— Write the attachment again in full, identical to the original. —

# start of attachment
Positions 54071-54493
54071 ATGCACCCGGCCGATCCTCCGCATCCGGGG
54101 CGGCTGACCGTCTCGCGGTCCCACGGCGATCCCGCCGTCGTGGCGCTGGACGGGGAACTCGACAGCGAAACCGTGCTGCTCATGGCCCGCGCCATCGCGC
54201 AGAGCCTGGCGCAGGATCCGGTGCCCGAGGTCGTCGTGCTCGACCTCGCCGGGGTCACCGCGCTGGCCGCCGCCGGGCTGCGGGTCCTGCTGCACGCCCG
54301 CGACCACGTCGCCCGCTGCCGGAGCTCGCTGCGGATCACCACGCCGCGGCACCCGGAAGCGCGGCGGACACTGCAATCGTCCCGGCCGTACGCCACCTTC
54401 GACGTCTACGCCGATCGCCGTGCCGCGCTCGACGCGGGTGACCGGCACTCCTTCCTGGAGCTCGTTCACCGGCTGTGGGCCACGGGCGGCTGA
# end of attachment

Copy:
Positions 54071-54493
54071 ATGCACCCGGCCGATCCTCCGCATCCGGGG
54101 CGGCTGACCGTCTCGCGGTCCCACGGCGATCCCGCCGTCGTGGCGCTGGACGGGGAACTCGACAGCGAAACCGTGCTGCTCATGGCCCGCGCCATCGCGC
54201 AGAGCCTGGCGCAGGATCCGGTGCCCGAGGTCGTCGTGCTCGACCTCGCCGGGGTCACCGCGCTGGCCGCCGCCGGGCTGCGGGTCCTGCTGCACGCCCG
54301 CGACCACGTCGCCCGCTGCCGGAGCTCGCTGCGGATCACCACGCCGCGGCACCCGGAAGCGCGGCGGACACTGCAATCGTCCCGGCCGTACGCCACCTTC
54401 GACGTCTACGCCGATCGCCGTGCCGCGCTCGACGCGGGTGACCGGCACTCCTTCCTGGAGCTCGTTCACCGGCTGTGGGCCACGGGCGGCTGA